Initially. I'd like to begin by just asking each of you and we can just go down the list. Of. People what, issue was the most pressing when you came to NASA and how did you deal with it can we start with dick truly. Wow. Well. First. Of all. Let. Me thank. A. Double-a. And massive, for. Inviting. This group. This, is an, important. Opportunity. To. Look. Back at a. History. Of a great, agency. As. Far as. I'm. Concerned. It's been a long time. But. I, remember. It well my, torrid. First. Of all I I, had flown. Enterprise. Columbia. And Challenger, and, then, left NASA and. My. Tour is administrator. Really. Was a blur, between. The. Time I came back, to, NASA after, the. Challenger. Accident. Everybody. Remembers. The. Challenger, accident but, what. People. Don't. Remember. So much, is, that in about, a, six. Month period of, time. The. Nation, lost the. Challenger. 234. DS an. Ad. 'less and a, delta and. We. Were in the middle of a cold, war and, our entire. Launch. Fleet, was, down. So. We. Finally. Recovered. The Challenger. And the other vehicles. But. The really. National. National. Challenge. Was. The. Fact that we, had DoD. Payloads, and. NASA, big. Payloads. Like. Magellan. And Galileo. And. Hubble. As far. As that I can, see, on, the, manifest, and. So. That was number one to. Build. The. Tracking. Data and relay, satellite. Constellation. And then. Deliver. Safely. And reliably. Those. Payloads. To. Orbit. Secondly. Space. Station, freedom. At the time had been, started. By, President, Reagan, and. It. Was, in. Trouble. Budget. Trouble. Schedule, trouble. Congressional. Political. And. Then. An. Opportunity. About. Two. Or three weeks. After. I. Became. Administrator. Was. The twentieth, anniversary, of. Apollo. 11, and. I'm sure, buzz. Remembers. This well. President. George. HW. Bush. On. The mall with, Apollo, 11. Crew, on. The, stage. Made. A speech. That. Said. That we, were going to fly. Space. Station. We. Were gonna return, to the moon this, time to stay, and then. To Mars. That. Was on top, of. The. Manifest. And, the station. Other. Than that there, were a, whole lot of problem. All. Right thank, you sir mr.. Goldman same question what were your key issues when you came in how'd, you deal with them there. Are a few but before I do that I, just like to talk about a little like background. Jim. Bridenstine, talked, about, when. He came into the world, yeah. I came in to NASA in, 1962. I, came. Into NASA in 1962. To work on nuclear propelled. Electric. Systems, that were going to take us to Mars and 79. I'm. Still waiting. I. Love. NASA I. Remember. Being in physics. 101, in. 1957. When. My physics, professor, Donald. Cotton wrote on the board Sputnik. Is watching, you. He. Found out about it not from CNN, but listening to the radio I eat while eating lunch. It. Changed, my life and, at, that point I knew I, was. Going to spend my life with NASA, and did so from. 1962. Until. November. Of. 2001. It. Was wonderful. The. Issue that I faced. Was. The things, that dick, talked about, but. There was another element the world was changing. And. NASA. Was formed, to show. The world our superiority, over, the east, over. Russia. Russia. Crashed, after, the Cold War and. President. Bush, 41. Had, the wisdom to. Understand. That, if we didn't, help Russia. They'd. Be selling, missiles, to Iran Iraq, and North Korea, we all know those. Three names and they're still very much in the news so. Instead, of living. In a bipolar, world. It was now a multipolar. World and. My. Job was. To bring in the. Russians, and Familia. Was hard because after I left NASA in 1967. I spent. 25, years of my life in, national, security, building. Systems, to help win the Cold War and within, two months at a time I was, at NASA I was sitting across the table in Blair House from. Boris Yeltsin. Wanting. To go into, the. Ss-18, factory. And, nipa Petroski, to.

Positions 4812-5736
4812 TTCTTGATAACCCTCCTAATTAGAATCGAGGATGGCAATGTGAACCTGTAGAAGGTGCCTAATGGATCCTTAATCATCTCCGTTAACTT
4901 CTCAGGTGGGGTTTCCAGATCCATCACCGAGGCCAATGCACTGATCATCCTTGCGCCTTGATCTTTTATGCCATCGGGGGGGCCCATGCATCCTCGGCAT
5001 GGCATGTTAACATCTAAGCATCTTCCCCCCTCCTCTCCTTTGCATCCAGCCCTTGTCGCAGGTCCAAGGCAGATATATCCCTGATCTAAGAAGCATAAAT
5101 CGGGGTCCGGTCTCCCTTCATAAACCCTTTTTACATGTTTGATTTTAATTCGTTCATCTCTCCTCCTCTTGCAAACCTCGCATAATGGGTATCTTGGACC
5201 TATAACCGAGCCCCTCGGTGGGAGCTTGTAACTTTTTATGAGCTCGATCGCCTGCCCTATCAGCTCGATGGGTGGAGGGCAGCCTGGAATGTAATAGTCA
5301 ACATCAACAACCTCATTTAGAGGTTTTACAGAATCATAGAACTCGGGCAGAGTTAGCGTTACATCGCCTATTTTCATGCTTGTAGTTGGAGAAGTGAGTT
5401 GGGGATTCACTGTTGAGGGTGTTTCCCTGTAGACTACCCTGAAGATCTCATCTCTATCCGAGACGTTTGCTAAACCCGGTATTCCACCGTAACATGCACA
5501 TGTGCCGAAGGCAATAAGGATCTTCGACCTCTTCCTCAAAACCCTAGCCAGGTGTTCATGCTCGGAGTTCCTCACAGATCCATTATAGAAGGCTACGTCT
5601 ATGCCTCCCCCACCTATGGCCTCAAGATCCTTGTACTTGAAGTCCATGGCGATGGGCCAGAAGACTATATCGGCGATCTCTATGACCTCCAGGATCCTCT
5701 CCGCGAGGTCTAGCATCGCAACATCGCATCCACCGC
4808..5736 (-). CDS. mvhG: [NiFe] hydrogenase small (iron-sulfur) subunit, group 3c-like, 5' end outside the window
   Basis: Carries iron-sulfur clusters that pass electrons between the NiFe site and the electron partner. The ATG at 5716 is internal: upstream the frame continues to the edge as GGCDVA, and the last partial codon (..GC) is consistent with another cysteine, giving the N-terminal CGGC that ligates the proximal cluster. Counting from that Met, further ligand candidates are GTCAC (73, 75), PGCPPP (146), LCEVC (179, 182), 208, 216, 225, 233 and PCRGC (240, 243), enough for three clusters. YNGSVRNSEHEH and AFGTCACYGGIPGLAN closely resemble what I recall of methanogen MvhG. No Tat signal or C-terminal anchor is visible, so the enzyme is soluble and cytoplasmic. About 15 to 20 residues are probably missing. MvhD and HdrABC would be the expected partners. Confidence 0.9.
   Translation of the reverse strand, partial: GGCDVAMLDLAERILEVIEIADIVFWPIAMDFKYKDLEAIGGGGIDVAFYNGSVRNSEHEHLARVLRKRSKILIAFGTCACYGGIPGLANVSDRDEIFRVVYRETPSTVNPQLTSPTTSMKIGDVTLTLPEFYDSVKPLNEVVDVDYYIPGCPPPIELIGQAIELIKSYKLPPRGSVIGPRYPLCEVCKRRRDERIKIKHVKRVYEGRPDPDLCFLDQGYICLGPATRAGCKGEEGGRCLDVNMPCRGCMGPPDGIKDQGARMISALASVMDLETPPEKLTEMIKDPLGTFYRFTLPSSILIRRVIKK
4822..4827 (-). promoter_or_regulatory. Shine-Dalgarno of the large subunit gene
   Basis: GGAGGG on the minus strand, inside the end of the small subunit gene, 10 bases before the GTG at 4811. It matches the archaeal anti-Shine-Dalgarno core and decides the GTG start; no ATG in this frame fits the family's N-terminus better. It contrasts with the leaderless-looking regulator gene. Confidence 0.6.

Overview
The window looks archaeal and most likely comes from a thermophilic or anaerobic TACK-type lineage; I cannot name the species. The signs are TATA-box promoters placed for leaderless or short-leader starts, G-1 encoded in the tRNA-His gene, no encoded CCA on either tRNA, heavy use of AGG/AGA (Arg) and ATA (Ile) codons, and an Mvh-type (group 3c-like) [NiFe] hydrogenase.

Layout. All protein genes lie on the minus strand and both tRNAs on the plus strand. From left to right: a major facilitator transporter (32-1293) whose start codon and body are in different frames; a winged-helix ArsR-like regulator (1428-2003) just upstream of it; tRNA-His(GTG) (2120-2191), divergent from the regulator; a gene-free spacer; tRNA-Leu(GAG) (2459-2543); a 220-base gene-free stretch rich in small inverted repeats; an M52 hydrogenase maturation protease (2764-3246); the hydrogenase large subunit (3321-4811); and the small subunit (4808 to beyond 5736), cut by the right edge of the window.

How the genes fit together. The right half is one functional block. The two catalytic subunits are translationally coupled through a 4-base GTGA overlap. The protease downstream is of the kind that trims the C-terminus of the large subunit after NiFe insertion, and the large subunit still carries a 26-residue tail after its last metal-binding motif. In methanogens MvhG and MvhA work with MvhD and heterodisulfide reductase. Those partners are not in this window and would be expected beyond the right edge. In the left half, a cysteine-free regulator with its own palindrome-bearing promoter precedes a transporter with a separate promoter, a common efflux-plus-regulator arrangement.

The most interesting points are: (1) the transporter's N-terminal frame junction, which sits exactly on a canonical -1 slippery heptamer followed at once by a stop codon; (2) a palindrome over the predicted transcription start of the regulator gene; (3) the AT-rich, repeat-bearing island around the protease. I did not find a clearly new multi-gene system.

Understand, What was going. Hypothetically. Maybe I was targeting that place but who knows. But. The world changed and, we had to change with it and then the second, problem I faced I'm. Going for two not one fine, the technical. Revolution of. The. Internet and. Semiconductors. And the new generation. Of engineers, was sweeping, over and NASA, couldn't, uh couldn't ignore, it and the. Implication. Of the, internet, and the. Semiconductor, revolution. Said we. Now no longer had to build big things that would take decades and, cost billions but. We could dock in the skies, with. Small spacecraft it's, taken a while to get there but. As I read what's happening, in the commercial, industry. My. Heart feels, good, okay. Mr.. O'Keefe how about you. Well. As a child of the Apollo era I mean I was, not. Contributing. Yeah did you notice all this big. But. To, be sure my, memory. Of that period, as a as. A youngster that ultimately as a teenager, seeing that developed, the, excitement, of my generation, of course, was. A palpable, motivation. And. So. When the opportunity, presented itself in. The. First year of the Bush 43, administration. I was. In the capacity, as the deputy director at OMB I found. That the issue that, was most compelling. Wasn't. The motivation, of Apollo very it was how. To ever complete, the, International, Space Station, the. Challenges, were. Continuous. An awful, lot of work had been put into. The effort in the previous administration and develop, it move it through but, coordinating. As Dan, just said a an, effort of multi-nation. And, cooperation. Was. Something, that had never been. Tackled. To the size and scope, of what the international, space station had, required and awful. Lot of diligence awful lot of effort a decade. Of time, really. At that stage by the time. That it emerged, as an International, Space Station. Here that Dan. Talked about it, still nonetheless. Required. An awful, lot of collaboration. That was, but, a very delicate kind, of incentive bent on the relationships. That was. The pressing issue how. To complete this how. To continue, through a program, of that cooperation that, Dan described, that. Was so imperative, in the post Cold War era and, yet, it at the same time inclusive. Of so many other nation. States it became a platform, NASA. Did, for. The purpose of establishing. Those. International, relationships. Maintaining. The. Depth of the foreign policy of the time in order to keep the the. Strength of our own national, foreign policy, very much, a. Cooperative. And collaborative effort, as opposed to. Directive. In nature. And. That was in, that New World Order that he described, I think so aptly that was totally, undefined, and one that really required a lot, of effort well this. Was a large-scale, systems, integration. Challenge. Of trying to pull together something, that had never been accomplished, before and, was. Still not yet complete, was still in the phase of. Completion. Of that stage and collaboration. With the, Russians, the Canadians of Japanese, the. Europeans, in, order to assure that we, would have a sustained, capacity. Over. Period, of time, to. Maintain that collaborative, capability, to look, for the technology, and science breakthroughs, to achieve the kind of insight. That, Jim. Bridenstine, I think, spoke to so eloquently, of what. Are the motivations of what are the opportunities now, to build on. To. Maintain a capability, as a permanent, presence, in space. And. Starting. As a platform. On the moon and so forth that this, was a major, major endeavor, in order to do that and the objective, first and foremost, was to complete the task.